FIG. 6B shows the inner section 100A of the first end cap 64A and the inner section 100B of the second end cap 64B to be rectangular in shape. It is contemplated, however, that other configurations (i.e. semi-circular, square, tapered, etc.) could be used. As a further option, the retainer sections 66 could be provided as a cantilevered section that is integrally formed with the end caps 64A and/or 64B and adapted for connection to the inner section of the opposite end cap. To reduce the weight of the end cap assembly 22, lateral axial grooves 110 and a central axial groove 112 can be formed on the outer section of the end caps 64A and 64B. Likewise, a cavity 114 can also be formed to provide uniform wall thickness, to avoid plastic “sinking” and deformation, and to reduce material and weight.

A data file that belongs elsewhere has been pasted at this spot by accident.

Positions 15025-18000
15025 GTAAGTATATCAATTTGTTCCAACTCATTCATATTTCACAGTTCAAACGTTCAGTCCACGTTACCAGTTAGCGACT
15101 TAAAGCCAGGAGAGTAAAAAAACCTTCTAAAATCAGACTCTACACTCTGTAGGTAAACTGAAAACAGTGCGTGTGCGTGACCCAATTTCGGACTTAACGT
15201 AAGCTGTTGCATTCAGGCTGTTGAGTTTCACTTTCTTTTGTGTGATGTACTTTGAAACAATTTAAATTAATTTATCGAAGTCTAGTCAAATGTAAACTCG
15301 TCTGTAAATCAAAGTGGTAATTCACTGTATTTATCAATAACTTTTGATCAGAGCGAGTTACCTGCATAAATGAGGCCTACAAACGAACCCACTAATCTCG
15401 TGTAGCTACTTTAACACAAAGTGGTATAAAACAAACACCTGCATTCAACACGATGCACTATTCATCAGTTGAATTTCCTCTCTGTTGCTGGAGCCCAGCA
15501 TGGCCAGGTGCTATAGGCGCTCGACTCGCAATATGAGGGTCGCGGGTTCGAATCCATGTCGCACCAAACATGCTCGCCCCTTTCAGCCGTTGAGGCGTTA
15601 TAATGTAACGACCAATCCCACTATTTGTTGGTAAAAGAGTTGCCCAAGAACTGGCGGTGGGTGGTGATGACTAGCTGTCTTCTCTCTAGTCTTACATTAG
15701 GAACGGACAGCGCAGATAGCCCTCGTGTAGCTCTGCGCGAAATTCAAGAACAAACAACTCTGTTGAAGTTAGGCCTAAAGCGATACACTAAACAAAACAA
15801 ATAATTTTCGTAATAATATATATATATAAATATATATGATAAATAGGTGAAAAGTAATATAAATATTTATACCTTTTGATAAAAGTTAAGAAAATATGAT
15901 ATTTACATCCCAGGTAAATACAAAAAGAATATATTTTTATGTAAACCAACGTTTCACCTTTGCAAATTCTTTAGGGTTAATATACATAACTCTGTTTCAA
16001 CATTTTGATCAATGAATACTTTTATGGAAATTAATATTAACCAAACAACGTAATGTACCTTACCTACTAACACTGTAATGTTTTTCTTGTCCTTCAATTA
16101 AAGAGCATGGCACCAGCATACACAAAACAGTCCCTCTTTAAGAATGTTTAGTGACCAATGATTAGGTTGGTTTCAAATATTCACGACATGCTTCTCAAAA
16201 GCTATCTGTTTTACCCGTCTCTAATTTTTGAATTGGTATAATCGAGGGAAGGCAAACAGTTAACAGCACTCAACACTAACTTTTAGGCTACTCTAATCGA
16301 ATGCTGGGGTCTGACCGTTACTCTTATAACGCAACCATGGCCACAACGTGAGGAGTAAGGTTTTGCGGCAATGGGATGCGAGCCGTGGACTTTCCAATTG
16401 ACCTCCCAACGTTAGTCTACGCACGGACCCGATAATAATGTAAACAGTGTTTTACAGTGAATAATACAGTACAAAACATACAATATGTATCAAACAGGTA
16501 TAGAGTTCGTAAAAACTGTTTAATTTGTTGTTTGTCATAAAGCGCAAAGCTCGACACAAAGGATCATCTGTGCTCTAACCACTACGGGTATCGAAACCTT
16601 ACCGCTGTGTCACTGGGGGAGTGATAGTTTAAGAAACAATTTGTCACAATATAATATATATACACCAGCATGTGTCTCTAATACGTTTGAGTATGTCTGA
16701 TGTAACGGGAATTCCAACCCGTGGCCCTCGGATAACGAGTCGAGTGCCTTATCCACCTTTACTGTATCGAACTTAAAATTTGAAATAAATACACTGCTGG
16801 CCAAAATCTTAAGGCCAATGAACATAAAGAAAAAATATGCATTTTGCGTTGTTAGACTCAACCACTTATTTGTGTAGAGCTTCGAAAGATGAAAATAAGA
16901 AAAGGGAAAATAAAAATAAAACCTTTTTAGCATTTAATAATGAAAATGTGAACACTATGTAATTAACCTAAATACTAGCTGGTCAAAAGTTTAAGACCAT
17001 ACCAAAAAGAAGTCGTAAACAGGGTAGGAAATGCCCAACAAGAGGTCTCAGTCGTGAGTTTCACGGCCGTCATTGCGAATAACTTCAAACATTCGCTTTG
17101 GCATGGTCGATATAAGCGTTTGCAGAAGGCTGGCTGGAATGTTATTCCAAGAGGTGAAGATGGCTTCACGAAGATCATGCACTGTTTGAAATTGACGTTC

Referring now to FIGS. 7A, 7B and 7C, an alternative cap assembly 122 is shown for connection to the stator segment core 20 and supporting the winding wire 24. Reference numerals from FIGS. 6A, 6B and 6C will be used where appropriate to identify similar elements. Specifically, the first end cap 124A is generally similar to the first end cap 64A. The alternative end cap assembly 122 includes an additional pair of retainer sections. An outer retainer section 126A extends axially from the common face surface 104A adjacent to the outer section 98A for connection to the outer section 98B of the second end cap 124B. An outer retainer section 126B likewise extends axially from its common face surface 104B for connection to common face surface 104A of first end cap 124A. The outer retainer sections 126A and 126B provide additional support for precisely winding the winding wire 24. The outer retainer sections 126A and 126B have an arcuate upper edge 127A and 127B to mate with the profile of inner wall surfaces 130 (FIG. 2) of the outer rim section 28. Additionally, the outer retainer sections 126A and 126B have a lower edge 132A and 132B that is constructed perpendicular to the hub sections 102A and 102B.